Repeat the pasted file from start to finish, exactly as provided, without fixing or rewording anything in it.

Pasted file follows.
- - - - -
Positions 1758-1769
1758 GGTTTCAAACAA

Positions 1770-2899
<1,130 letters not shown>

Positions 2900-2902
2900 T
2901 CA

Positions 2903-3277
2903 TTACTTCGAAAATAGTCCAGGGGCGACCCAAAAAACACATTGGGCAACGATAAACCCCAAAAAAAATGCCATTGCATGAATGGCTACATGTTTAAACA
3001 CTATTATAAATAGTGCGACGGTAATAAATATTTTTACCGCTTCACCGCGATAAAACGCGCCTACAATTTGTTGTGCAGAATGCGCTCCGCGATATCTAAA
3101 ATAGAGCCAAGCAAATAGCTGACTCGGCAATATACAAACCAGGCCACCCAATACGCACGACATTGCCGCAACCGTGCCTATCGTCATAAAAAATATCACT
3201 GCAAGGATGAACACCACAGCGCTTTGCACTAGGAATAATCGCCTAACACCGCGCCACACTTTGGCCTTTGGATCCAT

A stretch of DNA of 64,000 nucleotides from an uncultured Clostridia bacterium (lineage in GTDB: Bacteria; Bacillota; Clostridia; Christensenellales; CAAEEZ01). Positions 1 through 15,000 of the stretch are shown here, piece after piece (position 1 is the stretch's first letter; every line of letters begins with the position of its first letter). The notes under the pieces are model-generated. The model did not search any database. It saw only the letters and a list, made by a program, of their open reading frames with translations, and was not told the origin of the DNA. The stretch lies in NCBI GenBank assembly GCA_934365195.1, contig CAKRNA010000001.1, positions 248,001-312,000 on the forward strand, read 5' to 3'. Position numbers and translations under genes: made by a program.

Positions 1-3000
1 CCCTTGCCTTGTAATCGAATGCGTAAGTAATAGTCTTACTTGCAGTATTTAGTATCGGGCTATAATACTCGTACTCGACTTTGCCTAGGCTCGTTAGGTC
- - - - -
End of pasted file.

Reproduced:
Positions 1758-1769
1758 GGTTTCAAACAA

Positions 1770-2899
<1,130 letters not shown>

Positions 2900-2902
2900 T
2901 CA

Positions 2903-3277
2903 TTACTTCGAAAATAGTCCAGGGGCGACCCAAAAAACACATTGGGCAACGATAAACCCCAAAAAAAATGCCATTGCATGAATGGCTACATGTTTAAACA
3001 CTATTATAAATAGTGCGACGGTAATAAATATTTTTACCGCTTCACCGCGATAAAACGCGCCTACAATTTGTTGTGCAGAATGCGCTCCGCGATATCTAAA
3101 ATAGAGCCAAGCAAATAGCTGACTCGGCAATATACAAACCAGGCCACCCAATACGCACGACATTGCCGCAACCGTGCCTATCGTCATAAAAAATATCACT
3201 GCAAGGATGAACACCACAGCGCTTTGCACTAGGAATAATCGCCTAACACCGCGCCACACTTTGGCCTTTGGATCCAT

A stretch of DNA of 64,000 nucleotides from an uncultured Clostridia bacterium (lineage in GTDB: Bacteria; Bacillota; Clostridia; Christensenellales; CAAEEZ01). Positions 1 through 15,000 of the stretch are shown here, piece after piece (position 1 is the stretch's first letter; every line of letters begins with the position of its first letter). The notes under the pieces are model-generated. The model did not search any database. It saw only the letters and a list, made by a program, of their open reading frames with translations, and was not told the origin of the DNA. The stretch lies in NCBI GenBank assembly GCA_934365195.1, contig CAKRNA010000001.1, positions 248,001-312,000 on the forward strand, read 5' to 3'. Position numbers and translations under genes: made by a program.

Positions 1-3000
1 CCCTTGCCTTGTAATCGAATGCGTAAGTAATAGTCTTACTTGCAGTATTTAGTATCGGGCTATAATACTCGTACTCGACTTTGCCTAGGCTCGTTAGGTC